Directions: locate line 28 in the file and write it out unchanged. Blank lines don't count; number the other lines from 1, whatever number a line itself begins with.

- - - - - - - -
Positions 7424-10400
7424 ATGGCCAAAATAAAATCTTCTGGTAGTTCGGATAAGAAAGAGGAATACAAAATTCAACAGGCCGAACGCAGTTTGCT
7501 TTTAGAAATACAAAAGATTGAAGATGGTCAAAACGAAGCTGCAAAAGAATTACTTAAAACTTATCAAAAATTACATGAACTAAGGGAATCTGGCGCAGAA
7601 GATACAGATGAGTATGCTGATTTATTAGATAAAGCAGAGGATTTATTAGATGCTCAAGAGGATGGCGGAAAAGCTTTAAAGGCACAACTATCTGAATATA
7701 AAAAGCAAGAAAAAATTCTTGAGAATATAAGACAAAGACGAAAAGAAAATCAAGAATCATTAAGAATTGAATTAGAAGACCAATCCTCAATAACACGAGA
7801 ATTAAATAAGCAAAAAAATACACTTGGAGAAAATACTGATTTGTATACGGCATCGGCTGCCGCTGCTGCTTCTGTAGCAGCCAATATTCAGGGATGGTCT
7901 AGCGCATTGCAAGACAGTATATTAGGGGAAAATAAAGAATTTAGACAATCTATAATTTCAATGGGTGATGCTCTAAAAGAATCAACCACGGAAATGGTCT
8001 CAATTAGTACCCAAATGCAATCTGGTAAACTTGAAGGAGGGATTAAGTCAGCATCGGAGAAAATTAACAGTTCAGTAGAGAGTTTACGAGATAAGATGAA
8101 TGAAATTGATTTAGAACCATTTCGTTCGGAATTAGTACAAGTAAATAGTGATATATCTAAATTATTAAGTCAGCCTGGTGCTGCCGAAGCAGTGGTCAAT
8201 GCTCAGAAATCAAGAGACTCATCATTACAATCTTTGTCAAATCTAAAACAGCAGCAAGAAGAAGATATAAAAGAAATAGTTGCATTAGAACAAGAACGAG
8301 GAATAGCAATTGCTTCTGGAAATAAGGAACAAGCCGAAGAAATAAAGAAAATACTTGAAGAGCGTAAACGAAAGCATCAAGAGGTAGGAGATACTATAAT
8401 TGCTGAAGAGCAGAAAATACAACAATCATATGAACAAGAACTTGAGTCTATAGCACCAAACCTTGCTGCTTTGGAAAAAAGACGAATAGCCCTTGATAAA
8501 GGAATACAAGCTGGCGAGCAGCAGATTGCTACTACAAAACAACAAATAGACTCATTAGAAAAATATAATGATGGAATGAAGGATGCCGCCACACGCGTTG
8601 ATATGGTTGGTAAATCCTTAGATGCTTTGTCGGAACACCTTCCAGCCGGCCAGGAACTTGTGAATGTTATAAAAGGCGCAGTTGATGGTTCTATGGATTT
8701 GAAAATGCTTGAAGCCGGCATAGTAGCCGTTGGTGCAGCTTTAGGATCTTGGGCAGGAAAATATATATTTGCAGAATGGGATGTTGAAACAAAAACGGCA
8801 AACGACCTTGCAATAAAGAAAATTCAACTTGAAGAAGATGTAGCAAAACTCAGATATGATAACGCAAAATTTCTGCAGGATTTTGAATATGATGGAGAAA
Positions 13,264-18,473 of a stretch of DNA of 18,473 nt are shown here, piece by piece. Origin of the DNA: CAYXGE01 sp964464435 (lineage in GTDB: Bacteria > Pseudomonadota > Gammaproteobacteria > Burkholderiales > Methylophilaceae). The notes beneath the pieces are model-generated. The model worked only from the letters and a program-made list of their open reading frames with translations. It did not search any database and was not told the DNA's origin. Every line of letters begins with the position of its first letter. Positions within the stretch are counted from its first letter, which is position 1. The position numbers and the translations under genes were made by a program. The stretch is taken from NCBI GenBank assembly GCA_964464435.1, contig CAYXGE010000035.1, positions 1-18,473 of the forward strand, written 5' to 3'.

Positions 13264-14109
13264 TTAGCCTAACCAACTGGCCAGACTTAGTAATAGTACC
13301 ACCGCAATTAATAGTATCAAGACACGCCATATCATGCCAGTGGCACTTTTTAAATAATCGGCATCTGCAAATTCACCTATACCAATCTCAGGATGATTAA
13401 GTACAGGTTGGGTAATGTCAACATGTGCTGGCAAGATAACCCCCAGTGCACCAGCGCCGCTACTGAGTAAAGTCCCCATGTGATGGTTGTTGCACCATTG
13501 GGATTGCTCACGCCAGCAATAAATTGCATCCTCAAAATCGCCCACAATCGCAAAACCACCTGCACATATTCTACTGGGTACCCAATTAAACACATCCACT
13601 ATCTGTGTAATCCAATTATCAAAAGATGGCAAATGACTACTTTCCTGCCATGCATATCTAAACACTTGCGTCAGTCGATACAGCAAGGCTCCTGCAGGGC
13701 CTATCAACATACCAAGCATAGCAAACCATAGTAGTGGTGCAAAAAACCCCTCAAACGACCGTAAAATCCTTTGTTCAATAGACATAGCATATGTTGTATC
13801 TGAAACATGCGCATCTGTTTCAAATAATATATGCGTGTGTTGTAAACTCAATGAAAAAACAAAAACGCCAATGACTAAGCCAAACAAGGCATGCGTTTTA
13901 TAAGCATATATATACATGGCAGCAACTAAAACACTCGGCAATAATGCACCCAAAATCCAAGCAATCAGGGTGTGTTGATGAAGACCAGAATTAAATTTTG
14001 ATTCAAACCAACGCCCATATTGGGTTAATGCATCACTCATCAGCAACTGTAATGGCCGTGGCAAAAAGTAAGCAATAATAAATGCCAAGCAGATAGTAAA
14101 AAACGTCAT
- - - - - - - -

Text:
14101 AAACGTCAT